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Although crowdfunding initially developed to support artists and entrepreneurs, crowdfunding sites are funding a growing number of public space projects.
6 hours ago   Next City
A plan to add 1.3 million square feet of office space at Nike World Headquarters in Beaverton, Oregon would more than double the company's original plans. Washington County will consider the plans for approval early next year.
8 hours ago   The Oregonian
The short-term Quartyard pop-up park in San Diego's East Village reflects the changing attitudes of the oft conservative San Diego Planning Department.
10 hours ago   CityLab
James Butts is committed to turning Inglewood around, with economic investment and property development now on the rise.
12 hours ago   The Planning Report
This week residents in the North Carolina Triangle (Raleigh-Durham-Chapel Hill) will provide input on key segments of a future regional light rail system. The project has been analyzed for 15 years, yet the question of whether to build it remains.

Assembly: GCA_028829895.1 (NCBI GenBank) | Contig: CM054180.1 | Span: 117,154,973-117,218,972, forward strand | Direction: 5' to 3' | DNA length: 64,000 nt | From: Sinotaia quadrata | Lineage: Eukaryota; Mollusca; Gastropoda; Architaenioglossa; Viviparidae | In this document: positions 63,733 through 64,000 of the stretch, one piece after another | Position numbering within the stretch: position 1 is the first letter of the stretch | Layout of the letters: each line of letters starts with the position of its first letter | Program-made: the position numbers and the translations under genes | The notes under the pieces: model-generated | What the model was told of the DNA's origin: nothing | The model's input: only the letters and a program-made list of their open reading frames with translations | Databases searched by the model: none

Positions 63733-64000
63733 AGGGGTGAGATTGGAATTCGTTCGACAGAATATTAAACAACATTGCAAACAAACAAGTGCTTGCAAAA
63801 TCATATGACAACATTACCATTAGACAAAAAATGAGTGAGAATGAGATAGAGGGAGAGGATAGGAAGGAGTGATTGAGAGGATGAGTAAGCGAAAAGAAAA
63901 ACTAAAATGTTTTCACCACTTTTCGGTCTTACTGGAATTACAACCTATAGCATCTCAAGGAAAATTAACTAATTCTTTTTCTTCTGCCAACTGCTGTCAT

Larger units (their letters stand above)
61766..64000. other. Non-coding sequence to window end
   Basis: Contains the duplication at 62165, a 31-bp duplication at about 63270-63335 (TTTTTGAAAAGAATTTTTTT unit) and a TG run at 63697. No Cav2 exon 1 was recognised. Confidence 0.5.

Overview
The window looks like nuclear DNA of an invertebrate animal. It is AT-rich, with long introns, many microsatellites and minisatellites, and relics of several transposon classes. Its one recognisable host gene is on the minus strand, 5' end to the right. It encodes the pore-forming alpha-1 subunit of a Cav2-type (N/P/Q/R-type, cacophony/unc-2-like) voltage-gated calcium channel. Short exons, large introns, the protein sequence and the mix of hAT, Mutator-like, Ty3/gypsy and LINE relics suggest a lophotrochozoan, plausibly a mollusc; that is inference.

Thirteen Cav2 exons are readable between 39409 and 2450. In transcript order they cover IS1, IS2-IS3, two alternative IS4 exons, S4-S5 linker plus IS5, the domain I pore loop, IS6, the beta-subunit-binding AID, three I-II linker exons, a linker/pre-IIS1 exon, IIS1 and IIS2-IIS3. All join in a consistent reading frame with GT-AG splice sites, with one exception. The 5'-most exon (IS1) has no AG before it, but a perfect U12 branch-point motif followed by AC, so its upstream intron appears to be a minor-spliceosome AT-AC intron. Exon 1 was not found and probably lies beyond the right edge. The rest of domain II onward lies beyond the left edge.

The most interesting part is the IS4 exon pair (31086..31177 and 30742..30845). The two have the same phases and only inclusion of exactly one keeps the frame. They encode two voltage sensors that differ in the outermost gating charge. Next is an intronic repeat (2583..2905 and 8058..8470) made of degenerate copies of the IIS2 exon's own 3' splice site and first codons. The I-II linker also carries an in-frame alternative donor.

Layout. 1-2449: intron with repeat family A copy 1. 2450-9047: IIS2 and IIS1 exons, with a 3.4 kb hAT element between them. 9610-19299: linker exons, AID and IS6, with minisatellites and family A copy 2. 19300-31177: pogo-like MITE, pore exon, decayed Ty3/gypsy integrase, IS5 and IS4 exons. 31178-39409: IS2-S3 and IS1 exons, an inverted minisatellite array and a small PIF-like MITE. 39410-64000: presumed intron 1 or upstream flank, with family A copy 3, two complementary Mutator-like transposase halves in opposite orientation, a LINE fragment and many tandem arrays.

14 hours ago   The Durham News
Allison Arieff provides a glimpse to the San Francisco Planning and Urban Research's new exhibit featuring interesting maps of the San Francisco Bay Area.
Yesterday   Medium
Ken Lum, Professor in the School of Design, the University of Pennsylvania and Penn IUR Faculty Fellow, writes about the promise—and pitfalls—of urban public art today.
Yesterday   Penn Institute for Urban Research
In a column for Fast Forward Weekly, Steven Snell explores the complexities in lessening the domestication of the automobile and its perceived necessity in our day-to-day lives.
Yesterday   Fast Forward Weekly
Automobile-oriented planning requires that cities devote signifiant amounts of space to roads and parking—under many conditions each vehicle requires more land than is devoted to housing per capita. Opinion
Yesterday   By Todd Litman
#litterati. That's the hashtag. See a piece of litter, post it on Instagram, then throw the trash away. Simple.
Yesterday   Urbanful
As urban planners, we must not only innovate, but make our innovations count in the marketplace of ideas. We must make the benefits of livability easily understood, with a clear path for making them happen. Scott Doyon encourages rooted innovation.
Yesterday   PlaceShakers